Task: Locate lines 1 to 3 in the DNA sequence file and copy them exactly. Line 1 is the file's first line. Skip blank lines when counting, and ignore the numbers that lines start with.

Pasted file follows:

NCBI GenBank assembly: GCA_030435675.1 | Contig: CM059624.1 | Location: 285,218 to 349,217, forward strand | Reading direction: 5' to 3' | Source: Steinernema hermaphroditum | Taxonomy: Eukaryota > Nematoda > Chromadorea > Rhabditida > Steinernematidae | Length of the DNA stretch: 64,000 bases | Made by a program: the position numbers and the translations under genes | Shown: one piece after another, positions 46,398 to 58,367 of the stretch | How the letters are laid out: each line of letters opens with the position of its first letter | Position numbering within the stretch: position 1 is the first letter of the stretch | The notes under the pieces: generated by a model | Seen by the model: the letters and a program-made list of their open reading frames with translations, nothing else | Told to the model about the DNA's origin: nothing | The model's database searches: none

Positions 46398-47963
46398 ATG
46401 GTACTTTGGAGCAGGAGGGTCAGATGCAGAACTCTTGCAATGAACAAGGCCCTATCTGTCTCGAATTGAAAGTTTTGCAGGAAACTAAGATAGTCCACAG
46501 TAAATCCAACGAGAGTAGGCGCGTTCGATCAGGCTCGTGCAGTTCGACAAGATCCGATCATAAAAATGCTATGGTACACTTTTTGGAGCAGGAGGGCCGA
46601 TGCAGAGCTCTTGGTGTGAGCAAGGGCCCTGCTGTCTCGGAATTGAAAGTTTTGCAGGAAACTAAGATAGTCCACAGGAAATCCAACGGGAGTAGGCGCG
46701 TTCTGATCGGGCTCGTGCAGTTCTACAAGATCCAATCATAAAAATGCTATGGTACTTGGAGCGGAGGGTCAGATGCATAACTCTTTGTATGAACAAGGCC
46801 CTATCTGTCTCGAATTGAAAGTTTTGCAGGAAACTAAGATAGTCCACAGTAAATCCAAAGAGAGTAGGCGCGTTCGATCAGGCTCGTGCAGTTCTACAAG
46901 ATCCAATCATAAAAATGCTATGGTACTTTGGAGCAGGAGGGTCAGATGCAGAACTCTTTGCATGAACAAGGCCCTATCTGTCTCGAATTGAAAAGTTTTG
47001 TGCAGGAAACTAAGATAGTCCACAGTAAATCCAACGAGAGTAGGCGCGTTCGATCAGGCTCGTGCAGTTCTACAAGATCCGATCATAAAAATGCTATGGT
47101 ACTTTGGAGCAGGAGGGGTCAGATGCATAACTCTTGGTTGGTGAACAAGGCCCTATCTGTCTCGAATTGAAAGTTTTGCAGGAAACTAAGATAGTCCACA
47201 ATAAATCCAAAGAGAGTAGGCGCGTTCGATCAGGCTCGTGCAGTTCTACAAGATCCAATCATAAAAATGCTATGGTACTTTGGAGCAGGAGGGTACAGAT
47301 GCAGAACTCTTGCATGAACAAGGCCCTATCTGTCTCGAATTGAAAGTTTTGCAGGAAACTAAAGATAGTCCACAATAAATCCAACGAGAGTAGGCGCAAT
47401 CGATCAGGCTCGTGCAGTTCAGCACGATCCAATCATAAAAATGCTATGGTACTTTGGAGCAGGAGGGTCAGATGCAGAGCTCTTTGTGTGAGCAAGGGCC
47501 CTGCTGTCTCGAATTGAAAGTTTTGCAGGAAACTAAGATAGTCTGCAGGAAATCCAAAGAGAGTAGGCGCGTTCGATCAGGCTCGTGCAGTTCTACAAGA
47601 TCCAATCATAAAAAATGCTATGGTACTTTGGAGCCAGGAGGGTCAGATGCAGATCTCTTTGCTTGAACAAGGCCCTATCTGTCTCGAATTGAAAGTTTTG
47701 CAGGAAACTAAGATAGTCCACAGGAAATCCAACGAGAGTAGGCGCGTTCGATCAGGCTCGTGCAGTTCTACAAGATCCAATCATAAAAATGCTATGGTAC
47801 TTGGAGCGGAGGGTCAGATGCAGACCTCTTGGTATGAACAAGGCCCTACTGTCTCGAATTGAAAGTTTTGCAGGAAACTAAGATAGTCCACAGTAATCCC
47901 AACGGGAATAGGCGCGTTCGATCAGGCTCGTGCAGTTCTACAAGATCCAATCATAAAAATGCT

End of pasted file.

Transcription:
NCBI GenBank assembly: GCA_030435675.1 | Contig: CM059624.1 | Location: 285,218 to 349,217, forward strand | Reading direction: 5' to 3' | Source: Steinernema hermaphroditum | Taxonomy: Eukaryota > Nematoda > Chromadorea > Rhabditida > Steinernematidae | Length of the DNA stretch: 64,000 bases | Made by a program: the position numbers and the translations under genes | Shown: one piece after another, positions 46,398 to 58,367 of the stretch | How the letters are laid out: each line of letters opens with the position of its first letter | Position numbering within the stretch: position 1 is the first letter of the stretch | The notes under the pieces: generated by a model | Seen by the model: the letters and a program-made list of their open reading frames with translations, nothing else | Told to the model about the DNA's origin: nothing | The model's database searches: none

Positions 46398-47963
46398 ATG